Simple solutions – cook.

Cooking gave us the meal and the meal gave us civilization. And that’s what we’re now blithely giving up. Forty-six percent of meals in America are now eaten alone.

via There are health and social benefits to cooking – Food & dining – The Boston Globe.

I love to cook. One of the things I enjoy most in life is building a nice meal for others to enjoy with me. I have been this way since I was pretty young. I started cooking for myself when I was in high school, and my fascination with making food, and the magic and chemistry involved in combining ingredients into something greater than the constituent parts provides me with a real jolt of joy.

Food is important. Our parents were told “You are what you eat” as children, but for some reason they decided this was one of the many bits of wisdom handed down from their parents that they considered not a gift but a burden, and chose not to pass down to us. That’s a shame because it’s not just a simple lesson, it’s true. Food is what we’re made of. It’s also the fuel that feeds the fire in our internal engines and allows us to do things. The better quality the raw material and fuel, the better our bodies function. If you build a car from wonky parts and put watered down or corrupted fuel in the tank that’s a vehicle that won’t get very far, or go very fast.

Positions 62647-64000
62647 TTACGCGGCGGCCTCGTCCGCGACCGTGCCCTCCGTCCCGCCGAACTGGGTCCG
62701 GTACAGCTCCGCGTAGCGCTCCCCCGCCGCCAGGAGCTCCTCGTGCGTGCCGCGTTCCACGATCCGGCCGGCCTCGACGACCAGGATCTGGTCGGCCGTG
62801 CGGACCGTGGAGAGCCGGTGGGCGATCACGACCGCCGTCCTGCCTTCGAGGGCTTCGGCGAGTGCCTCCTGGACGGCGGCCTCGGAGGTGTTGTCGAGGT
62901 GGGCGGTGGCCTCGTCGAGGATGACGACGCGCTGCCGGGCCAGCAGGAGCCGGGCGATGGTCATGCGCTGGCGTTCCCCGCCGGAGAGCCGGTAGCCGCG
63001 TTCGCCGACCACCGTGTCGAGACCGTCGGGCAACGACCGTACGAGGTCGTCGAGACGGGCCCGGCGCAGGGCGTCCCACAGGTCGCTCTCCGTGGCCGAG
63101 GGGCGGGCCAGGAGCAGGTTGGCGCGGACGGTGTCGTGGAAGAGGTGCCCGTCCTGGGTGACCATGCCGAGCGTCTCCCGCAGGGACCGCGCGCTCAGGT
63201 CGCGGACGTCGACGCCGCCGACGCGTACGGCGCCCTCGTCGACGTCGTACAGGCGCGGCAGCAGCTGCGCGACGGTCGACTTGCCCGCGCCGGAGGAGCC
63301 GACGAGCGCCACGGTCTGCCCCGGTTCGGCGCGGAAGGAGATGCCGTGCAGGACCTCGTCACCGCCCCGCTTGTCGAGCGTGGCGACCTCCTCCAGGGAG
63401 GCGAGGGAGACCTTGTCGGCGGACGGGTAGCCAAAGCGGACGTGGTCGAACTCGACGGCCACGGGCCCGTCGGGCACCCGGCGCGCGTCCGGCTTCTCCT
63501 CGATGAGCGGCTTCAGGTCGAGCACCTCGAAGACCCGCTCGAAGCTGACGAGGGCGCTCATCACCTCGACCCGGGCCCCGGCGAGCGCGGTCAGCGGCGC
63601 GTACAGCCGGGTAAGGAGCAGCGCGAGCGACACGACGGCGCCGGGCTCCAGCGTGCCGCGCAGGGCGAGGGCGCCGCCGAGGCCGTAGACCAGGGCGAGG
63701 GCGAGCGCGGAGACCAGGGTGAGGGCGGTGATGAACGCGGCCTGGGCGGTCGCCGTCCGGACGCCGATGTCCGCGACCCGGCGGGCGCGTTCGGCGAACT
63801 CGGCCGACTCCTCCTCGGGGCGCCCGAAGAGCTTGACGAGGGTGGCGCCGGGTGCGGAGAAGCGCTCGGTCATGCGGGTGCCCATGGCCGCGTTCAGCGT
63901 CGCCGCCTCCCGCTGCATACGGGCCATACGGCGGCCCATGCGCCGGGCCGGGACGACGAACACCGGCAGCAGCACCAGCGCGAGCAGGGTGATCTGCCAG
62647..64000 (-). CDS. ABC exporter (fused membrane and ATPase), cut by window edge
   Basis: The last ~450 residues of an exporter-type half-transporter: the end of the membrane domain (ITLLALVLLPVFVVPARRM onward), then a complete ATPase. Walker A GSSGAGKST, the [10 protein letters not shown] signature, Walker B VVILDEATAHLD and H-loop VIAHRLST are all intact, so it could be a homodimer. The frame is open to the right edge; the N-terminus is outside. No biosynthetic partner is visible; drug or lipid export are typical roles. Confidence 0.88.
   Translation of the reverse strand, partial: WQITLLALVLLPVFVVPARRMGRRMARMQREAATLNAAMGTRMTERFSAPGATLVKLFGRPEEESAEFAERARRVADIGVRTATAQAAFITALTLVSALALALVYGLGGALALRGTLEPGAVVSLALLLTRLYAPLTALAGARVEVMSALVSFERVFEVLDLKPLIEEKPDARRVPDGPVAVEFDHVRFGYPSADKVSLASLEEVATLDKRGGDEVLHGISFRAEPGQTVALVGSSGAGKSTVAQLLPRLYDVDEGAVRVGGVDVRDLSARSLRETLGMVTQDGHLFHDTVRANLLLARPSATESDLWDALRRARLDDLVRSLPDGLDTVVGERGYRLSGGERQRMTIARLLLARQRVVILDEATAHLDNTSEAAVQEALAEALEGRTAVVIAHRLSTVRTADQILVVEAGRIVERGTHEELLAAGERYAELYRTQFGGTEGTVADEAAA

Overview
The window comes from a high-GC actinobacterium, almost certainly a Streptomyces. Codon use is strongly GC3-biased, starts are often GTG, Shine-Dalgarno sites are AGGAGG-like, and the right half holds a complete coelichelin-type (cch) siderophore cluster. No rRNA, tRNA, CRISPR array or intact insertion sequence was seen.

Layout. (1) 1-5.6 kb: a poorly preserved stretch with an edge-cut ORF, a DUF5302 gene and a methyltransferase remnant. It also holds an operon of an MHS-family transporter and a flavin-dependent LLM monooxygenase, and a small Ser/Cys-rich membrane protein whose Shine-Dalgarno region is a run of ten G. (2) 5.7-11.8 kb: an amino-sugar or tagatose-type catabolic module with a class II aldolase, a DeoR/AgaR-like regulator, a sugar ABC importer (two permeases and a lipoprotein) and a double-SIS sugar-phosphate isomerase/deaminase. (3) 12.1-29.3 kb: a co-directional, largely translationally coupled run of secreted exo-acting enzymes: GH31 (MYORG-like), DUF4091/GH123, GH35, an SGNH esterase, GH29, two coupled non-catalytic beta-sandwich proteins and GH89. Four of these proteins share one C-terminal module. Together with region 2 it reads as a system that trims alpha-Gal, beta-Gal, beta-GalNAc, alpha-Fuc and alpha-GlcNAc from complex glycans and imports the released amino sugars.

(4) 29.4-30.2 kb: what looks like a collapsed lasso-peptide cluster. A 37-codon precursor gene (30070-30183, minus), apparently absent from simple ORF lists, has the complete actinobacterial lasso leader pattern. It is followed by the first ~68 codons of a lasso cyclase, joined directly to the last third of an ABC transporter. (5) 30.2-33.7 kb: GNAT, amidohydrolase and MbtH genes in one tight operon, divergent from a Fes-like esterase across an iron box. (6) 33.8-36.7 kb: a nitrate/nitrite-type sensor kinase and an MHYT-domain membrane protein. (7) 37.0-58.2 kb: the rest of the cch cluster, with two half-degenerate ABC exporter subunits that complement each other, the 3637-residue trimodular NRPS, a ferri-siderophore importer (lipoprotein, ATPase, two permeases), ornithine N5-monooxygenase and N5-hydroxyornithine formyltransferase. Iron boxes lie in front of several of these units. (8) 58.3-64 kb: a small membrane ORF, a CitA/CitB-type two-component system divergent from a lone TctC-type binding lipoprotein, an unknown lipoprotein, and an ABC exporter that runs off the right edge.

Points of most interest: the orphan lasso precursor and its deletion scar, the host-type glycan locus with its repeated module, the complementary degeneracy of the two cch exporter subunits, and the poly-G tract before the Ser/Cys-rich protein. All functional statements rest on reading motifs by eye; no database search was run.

Beyond that, my generation was short-changed the experience of family meals. I consider it a point of pride that when I read Matilda to my daughter recently she was utterly appalled by the Wormwood family, who ate their meals from trays in front of a blaring TV.

As a young man I was a huge fan of Jeff Smith and his Frugal Gourmet TV series on PBS. Smith’s career ended in controversy, but the content of his shows was solid gold. Smith repeatedly framed the meals he was preparing in the context of their cultural significance, and peppered his stories about those meals with historical details and trivia that helped viewers to understand that meals were not just a refueling stop. For all cultures sitting down to eat together was a significant social activity, sometimes even a political activity.

So it ought not surprise anyone that I completely agree with Michael Pollan that the value of shared meals, the value of preparing food for each other, goes well beyond the commonly perceived financial cost, or the incorrectly assumed time cost.

I have a theory. All of the plights afflicting humanity in this modern world can be traced to human beings behaving in ways that are fundamentally contrary to normal, natural human behavior. One wonders just how many social, health or other problems might be eliminated if most people in the US would just cook their own food and sit down and eat it together like civilized human beings.

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